Dictionary of National Biography, 1885-1900/Aldam, Thomas
ALDAM, THOMAS (d. 1660), quaker, lived at Warmsworth, near Doncaster. He was an early disciple of G. Fox. In 1652 he was imprisoned in York for speaking in a ‘steeple-house,’ and fined 40l. for keeping on his hat and saying ‘thou’ to the judge. He was released, after two years and a half imprisonment, upon application, it is said, to Cromwell. He travelled to various prisons where Quakers were confined, and tried to obtain their release. He prophesied the downfall of the Protector for disregarding his petitions, and died April 1660.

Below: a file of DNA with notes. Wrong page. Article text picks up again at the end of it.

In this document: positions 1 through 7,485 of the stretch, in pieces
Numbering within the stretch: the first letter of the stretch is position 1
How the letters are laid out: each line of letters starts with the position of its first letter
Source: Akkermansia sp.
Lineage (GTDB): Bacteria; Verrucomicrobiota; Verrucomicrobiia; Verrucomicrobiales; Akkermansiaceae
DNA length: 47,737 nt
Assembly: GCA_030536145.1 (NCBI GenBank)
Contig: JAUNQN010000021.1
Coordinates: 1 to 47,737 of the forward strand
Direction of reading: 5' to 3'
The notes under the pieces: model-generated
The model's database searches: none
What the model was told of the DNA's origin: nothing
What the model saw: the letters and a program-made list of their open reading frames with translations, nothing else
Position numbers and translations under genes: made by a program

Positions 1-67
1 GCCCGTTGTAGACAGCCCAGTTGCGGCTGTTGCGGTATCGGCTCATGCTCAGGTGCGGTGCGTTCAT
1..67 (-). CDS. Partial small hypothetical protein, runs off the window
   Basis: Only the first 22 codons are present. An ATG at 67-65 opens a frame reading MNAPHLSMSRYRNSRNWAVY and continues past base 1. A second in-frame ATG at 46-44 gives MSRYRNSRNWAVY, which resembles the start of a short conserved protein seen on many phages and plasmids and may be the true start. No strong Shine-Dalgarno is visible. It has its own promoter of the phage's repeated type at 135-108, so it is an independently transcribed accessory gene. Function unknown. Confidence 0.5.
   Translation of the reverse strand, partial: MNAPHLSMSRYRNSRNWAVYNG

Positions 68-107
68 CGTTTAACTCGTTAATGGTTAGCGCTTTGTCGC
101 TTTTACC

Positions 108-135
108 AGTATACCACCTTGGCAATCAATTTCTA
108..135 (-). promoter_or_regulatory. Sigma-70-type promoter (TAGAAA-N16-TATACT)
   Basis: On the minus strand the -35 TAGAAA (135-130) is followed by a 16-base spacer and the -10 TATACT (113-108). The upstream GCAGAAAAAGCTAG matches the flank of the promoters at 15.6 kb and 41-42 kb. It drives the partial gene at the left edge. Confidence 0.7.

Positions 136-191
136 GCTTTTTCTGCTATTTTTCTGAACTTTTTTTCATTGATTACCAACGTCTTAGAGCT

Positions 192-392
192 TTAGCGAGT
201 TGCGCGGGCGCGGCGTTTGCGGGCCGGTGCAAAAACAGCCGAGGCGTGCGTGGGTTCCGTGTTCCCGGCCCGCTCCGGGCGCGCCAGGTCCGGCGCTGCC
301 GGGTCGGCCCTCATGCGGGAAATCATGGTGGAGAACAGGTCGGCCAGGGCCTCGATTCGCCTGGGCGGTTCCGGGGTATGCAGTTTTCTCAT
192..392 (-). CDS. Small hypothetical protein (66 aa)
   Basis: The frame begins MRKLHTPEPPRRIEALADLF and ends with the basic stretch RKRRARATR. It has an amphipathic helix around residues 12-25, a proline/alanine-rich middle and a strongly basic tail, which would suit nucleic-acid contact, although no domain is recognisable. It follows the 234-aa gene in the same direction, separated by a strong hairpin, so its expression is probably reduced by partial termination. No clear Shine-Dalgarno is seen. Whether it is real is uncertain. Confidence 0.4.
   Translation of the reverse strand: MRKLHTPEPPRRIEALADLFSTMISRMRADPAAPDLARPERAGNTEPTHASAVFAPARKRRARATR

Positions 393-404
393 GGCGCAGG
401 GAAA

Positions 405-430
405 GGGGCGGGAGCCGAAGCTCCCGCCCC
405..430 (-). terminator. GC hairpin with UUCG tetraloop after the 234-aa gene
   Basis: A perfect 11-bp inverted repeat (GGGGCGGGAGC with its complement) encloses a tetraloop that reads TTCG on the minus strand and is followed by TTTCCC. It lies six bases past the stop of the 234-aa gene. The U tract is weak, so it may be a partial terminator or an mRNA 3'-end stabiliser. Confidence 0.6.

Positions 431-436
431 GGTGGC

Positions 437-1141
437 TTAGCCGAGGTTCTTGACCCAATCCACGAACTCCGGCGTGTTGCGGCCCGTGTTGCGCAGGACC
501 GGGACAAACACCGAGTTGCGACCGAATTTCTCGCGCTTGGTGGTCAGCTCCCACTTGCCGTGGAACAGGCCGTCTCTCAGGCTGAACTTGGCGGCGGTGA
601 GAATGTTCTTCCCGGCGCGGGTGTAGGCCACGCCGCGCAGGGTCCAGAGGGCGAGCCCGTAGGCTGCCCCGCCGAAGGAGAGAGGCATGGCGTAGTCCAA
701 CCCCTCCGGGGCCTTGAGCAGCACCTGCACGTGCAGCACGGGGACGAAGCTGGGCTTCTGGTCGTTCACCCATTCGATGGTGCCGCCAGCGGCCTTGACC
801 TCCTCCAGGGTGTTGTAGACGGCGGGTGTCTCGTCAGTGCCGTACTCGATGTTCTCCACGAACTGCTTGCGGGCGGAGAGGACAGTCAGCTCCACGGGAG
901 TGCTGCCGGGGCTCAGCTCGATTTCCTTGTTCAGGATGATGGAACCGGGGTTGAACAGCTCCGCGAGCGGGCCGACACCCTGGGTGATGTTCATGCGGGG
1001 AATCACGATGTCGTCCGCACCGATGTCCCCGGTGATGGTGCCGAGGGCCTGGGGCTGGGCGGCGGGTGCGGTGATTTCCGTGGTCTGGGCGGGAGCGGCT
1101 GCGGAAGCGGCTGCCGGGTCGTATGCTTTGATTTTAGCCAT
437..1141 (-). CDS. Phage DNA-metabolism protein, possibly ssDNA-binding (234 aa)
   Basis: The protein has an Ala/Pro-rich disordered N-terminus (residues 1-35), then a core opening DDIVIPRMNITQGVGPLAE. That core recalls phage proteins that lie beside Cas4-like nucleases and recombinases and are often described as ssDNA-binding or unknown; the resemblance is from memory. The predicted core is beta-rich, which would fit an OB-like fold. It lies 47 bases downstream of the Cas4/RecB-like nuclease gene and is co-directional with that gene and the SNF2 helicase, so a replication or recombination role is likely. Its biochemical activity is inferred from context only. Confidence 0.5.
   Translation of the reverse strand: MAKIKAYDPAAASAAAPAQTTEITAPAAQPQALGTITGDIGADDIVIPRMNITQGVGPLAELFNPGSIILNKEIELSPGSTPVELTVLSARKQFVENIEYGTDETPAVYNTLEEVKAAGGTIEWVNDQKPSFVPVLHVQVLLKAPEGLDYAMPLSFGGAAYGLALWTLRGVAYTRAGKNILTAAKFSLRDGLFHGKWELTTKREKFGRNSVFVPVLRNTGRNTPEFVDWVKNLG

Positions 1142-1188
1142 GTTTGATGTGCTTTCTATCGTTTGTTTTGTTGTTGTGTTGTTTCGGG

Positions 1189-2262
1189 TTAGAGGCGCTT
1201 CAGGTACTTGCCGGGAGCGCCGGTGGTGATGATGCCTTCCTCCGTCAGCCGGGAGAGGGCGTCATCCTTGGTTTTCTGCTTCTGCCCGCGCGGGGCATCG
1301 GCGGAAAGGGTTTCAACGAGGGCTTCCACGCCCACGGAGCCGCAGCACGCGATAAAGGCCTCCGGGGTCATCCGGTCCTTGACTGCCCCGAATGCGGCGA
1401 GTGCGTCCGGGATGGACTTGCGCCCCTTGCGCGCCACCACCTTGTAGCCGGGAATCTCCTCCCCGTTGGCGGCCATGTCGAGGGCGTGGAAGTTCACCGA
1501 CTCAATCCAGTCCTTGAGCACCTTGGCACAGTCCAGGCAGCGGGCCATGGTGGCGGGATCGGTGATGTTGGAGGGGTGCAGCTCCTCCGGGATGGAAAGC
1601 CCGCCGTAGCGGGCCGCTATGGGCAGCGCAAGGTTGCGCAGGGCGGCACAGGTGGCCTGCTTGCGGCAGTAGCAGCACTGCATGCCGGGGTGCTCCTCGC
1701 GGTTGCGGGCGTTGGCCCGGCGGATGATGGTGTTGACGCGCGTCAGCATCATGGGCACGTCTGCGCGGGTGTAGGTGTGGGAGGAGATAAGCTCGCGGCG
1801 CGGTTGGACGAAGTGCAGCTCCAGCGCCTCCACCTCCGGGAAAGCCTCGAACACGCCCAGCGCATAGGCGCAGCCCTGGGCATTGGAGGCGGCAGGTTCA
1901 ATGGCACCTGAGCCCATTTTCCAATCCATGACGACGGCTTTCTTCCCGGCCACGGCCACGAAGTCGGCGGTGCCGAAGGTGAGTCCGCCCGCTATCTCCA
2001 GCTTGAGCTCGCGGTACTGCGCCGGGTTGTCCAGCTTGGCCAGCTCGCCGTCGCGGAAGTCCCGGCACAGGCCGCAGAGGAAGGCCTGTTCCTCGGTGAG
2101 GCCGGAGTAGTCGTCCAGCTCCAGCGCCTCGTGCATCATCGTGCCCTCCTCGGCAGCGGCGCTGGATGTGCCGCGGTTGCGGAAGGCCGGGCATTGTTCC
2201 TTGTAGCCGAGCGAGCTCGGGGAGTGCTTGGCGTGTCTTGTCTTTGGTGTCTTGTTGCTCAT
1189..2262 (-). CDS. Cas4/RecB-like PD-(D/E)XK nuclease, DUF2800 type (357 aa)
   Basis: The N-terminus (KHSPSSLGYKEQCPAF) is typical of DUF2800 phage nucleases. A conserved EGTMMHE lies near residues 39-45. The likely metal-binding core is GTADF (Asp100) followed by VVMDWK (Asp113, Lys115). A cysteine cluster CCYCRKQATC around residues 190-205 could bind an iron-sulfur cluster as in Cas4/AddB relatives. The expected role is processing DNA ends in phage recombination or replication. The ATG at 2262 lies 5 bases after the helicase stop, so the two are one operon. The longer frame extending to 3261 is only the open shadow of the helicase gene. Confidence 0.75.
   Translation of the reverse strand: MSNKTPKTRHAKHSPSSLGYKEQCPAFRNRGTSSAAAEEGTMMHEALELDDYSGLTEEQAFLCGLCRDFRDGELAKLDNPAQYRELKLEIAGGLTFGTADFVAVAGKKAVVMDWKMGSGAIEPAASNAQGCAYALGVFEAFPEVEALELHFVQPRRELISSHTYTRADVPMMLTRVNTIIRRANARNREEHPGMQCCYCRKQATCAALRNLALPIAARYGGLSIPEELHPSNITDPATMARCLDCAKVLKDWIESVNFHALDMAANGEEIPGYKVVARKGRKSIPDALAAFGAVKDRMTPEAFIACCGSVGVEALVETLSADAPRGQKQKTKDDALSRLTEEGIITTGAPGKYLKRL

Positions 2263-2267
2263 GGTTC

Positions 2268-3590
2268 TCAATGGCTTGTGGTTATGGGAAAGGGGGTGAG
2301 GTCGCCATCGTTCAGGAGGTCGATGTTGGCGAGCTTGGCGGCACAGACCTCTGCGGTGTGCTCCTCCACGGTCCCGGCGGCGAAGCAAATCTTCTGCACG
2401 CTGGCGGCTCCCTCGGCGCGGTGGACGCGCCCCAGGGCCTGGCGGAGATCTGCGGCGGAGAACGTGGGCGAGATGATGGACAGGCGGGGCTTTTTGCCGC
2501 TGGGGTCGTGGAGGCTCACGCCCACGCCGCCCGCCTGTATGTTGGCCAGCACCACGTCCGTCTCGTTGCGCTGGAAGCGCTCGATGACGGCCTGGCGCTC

[Tomkins's Piety Promoted, 2nd part; Tuke's Biographical Notices, ii. 59; Sewel's History of the Quakers; Smith's Catalogue of Friends' Books.]